Flat bats and players without gloves, teams both decked out in all white, fans on the field at half time, football without pads, tickets for less than USD $5. Professional sports in South Africa differ a bit from those back in the States.
While in Cape Town, we had a chance to check out both a professional soccer game and one day of a 5 day cricket test match. The experiences at both could not have been more different. However, both were highly entertaining, and with everything in Cape Town, the venues were incredibly scenic.
We watched the football game on a Saturday night at the Cape Town Stadium in Green Point. This stadium and its surrounding parks and golf course were built for the 2010 FIFA World Cup. It is a stunning structure located just about on the coast and can be seen throughout the city from many different perspectives.
The view from inside the stadium was a stark comparison. While very new and clean, it looks and feels like something that was built in a hurry with a limited budget – likely similar to many World Cup and Olympic structures. Seats are small and cheap (not likely to last more than 10 years), electronic scoreboards and big screens are small and limited. Beer is served from cans not from dedicated taps or beverage areas. None of this really takes away from the experience but provides quite a contrast to the big business stadium of the NFL or MLB.
Attendees were mostly working class and at under USD$4, attending is affordable for many. But football is not the big sport here in Cape Town so there were plenty to of empty seats given the stadium’s 55k person capacity. Energy was high though and Vuvuzelas and dancing fans ( including many cross-dressed ones ) were everywhere. Rugby is the big draw in South Africa. And to a lesser degree, Cricket. And while summer is not the season for rugby, we were able to check out some great cricket between South Africa and England.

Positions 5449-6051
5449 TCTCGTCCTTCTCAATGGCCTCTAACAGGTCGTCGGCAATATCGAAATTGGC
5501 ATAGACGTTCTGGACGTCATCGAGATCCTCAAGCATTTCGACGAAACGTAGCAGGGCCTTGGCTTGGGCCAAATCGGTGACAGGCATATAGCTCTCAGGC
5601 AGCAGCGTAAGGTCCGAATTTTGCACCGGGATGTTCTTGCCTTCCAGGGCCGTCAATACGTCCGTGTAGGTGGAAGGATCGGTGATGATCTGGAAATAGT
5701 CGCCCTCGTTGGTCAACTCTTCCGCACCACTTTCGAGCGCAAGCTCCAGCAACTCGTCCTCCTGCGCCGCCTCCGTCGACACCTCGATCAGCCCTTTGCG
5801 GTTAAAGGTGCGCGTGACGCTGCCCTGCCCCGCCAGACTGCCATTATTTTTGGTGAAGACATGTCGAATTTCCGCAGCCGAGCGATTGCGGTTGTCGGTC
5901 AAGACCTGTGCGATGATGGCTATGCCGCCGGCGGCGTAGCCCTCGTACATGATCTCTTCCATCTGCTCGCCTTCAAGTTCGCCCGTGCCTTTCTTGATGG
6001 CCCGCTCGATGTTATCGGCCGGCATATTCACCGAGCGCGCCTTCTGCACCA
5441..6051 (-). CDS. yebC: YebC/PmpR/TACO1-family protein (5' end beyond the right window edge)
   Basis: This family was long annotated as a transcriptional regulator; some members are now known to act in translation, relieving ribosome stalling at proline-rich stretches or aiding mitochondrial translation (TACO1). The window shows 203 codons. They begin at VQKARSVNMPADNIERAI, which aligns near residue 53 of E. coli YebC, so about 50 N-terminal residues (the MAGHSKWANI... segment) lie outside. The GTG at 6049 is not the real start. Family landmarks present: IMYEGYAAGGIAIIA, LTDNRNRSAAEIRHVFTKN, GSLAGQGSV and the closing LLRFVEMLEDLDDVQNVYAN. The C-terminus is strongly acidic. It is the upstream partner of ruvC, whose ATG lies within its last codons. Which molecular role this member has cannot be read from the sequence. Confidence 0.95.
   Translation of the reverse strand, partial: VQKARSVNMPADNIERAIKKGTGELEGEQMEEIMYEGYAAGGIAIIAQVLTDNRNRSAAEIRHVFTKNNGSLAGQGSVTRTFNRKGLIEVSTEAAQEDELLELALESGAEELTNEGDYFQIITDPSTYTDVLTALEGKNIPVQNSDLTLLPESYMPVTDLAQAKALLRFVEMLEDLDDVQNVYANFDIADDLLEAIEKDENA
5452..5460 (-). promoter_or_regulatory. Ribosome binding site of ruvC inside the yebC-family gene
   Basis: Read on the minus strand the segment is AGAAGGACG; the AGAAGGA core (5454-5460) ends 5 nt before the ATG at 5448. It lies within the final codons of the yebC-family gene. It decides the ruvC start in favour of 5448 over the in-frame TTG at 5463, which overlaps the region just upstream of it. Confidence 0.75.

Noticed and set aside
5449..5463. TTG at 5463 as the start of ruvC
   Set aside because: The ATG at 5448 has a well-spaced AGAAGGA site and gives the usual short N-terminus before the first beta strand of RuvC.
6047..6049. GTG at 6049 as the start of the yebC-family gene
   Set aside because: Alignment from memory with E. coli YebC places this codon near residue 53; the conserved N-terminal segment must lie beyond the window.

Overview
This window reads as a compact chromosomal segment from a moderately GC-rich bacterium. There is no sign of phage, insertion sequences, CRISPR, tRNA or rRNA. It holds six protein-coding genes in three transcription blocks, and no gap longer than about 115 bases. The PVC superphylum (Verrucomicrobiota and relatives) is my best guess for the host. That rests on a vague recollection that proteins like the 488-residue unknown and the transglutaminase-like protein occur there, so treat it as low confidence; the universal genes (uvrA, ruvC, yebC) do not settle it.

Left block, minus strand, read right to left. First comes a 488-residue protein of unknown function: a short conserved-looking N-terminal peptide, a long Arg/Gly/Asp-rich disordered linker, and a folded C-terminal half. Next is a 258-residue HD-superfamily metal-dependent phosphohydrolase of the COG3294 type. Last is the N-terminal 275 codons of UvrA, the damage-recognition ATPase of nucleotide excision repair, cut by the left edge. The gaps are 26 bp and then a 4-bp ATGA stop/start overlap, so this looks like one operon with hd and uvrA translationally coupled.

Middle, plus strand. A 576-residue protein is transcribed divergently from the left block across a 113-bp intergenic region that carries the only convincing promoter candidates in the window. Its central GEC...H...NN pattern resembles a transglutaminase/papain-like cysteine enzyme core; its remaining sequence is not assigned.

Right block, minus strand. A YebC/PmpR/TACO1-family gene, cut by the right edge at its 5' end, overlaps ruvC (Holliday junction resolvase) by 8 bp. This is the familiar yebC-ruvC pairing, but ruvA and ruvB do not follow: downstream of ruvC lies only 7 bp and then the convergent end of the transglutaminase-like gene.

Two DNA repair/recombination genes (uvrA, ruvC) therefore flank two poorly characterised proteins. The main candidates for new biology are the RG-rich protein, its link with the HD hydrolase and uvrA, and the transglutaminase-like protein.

We watched the cricket played at the PPC Newlands Cricket Stadium located in Newlands, an upmarket suburb at the base of Table Mountain. A very English-like garden setting – apart from the mountains that dominate the skyline.
The cast of characters at the cricket pitch was quite varied. There were those in proper whites and dress as you would see at a horse race as well shirtless fans turning red under the brutal sun and obviously there to consume as much beer in 6 hours as possible. No hotdogs and Crackerjacks here. Donuts and biltong (the national favorite beef jerky) were served in the stands.
The match went on for hours with a couple long breaks for lunch and afternoon tea, of course. During these breaks, the pitch is opened up and fans swarm the field. We gave it four hours and studied the game a bit before the game but I think we only got about 50% closer to understanding it. But it was a fun outing nonetheless and we look forward to checking out another game in the future.